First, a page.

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California crooks nab 100,000 microchips

Evan Blass

Proving that Malaysian industrial complexes aren't the only venues where shoddy security can facilitate the theft of thousands of PC components, a pair of crooks in California turned a minor fender bender into a successful heist of some 100,000 microchips on Tuesday afternoon. Police suspect that the men had been planning the crime for some time, as the victim's Fremont-bound Mazda MPV had just left a warehouse with $190,000 worth of chips when the robbers rear-ended it with their white van; rather than using weapons to subdue the driver, however, the two thieves simply waited until he exited the vehicle to discuss the accident, when one of them proceeded to slip into the minivan and drive away. The driver of the van followed suit, leaving the victim standing on the side of the road, no doubt confused and worried that his employer would chew him out for being so careless with the precious cargo. Although the brand of chip has not been revealed, since this all went down in Santa Clara, it's not too difficult to figure out whose products got pinched. So far authorities have no leads as to the whereabouts of the chips or the two robbers, but if someone in an MPV with license plate 4NKV115 tries to sell you a CPU for a buck and some change, do the right thing and notify law enforcement officials after you've purchased enough silicon to meet your needs. And if you're driving back home with your cheap booty when someone happens to ram your car, for heaven's sake, don't leave the keys in the ignition when you get out to exchange insurance info.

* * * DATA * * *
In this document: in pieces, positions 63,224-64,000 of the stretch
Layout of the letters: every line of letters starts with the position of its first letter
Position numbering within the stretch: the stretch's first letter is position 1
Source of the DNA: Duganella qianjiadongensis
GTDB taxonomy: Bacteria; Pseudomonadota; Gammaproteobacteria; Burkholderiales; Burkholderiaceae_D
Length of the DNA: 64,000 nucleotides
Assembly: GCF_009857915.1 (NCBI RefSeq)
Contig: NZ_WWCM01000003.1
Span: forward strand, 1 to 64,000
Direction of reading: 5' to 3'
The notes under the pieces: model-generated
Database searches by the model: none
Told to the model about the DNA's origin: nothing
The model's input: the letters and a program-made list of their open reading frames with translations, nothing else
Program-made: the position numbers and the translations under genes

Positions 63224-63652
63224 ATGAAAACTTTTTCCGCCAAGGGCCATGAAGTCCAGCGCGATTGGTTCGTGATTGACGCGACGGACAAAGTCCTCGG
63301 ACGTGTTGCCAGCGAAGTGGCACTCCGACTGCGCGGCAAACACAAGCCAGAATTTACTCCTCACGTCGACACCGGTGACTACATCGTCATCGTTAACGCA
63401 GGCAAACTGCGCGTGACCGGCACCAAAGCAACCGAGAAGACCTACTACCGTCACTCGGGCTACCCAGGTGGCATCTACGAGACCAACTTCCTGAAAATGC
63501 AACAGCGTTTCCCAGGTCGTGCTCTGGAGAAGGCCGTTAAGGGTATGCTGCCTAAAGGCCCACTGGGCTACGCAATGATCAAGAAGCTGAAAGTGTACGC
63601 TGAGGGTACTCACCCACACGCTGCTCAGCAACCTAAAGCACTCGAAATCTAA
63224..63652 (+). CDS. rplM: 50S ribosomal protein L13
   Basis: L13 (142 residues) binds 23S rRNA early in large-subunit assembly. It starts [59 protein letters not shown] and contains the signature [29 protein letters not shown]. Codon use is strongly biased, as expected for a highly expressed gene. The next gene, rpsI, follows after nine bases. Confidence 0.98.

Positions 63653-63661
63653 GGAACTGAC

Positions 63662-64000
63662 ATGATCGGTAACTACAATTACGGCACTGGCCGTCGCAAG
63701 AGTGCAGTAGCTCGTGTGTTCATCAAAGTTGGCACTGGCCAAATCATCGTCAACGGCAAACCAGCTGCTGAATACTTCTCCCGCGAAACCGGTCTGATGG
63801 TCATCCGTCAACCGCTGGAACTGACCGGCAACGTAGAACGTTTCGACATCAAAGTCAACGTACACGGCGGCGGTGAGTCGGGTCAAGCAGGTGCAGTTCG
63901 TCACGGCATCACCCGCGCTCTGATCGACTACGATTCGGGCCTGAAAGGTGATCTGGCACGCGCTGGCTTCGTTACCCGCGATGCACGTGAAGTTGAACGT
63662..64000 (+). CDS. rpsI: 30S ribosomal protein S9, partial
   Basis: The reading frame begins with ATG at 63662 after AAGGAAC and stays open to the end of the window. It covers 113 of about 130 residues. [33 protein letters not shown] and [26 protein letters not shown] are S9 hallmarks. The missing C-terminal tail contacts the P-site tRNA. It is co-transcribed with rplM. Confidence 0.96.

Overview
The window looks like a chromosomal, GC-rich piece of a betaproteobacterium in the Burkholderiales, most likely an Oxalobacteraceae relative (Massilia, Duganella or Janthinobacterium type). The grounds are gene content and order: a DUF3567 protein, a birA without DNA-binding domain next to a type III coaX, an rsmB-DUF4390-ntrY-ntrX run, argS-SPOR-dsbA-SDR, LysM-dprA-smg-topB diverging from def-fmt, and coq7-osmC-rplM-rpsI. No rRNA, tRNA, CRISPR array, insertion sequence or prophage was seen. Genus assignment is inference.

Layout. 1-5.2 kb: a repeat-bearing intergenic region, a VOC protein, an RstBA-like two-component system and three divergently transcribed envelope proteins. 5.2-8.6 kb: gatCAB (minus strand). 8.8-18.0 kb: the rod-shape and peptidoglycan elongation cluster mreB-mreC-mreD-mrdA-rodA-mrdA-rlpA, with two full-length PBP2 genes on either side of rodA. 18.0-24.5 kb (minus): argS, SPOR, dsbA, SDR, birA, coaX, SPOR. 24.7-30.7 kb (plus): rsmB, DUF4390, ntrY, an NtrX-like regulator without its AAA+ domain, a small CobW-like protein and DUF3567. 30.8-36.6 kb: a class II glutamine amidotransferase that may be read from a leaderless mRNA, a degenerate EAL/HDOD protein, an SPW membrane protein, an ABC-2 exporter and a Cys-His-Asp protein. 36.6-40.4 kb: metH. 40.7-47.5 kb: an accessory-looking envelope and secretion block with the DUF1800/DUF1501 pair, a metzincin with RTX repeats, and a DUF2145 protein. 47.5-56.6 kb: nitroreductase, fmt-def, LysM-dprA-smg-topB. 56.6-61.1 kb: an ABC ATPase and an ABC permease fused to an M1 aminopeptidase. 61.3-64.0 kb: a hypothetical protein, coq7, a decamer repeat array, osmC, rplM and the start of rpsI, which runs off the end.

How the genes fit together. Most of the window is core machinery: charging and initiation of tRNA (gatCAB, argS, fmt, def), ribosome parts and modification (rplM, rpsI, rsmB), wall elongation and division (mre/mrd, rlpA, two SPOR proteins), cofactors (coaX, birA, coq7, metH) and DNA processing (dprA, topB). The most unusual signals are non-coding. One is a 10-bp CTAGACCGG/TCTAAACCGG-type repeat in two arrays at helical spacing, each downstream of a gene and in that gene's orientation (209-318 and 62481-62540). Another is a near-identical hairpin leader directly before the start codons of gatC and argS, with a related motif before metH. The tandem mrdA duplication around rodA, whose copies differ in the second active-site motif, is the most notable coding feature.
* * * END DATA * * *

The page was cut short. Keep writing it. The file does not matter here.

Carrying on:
[Via Boing Boing]

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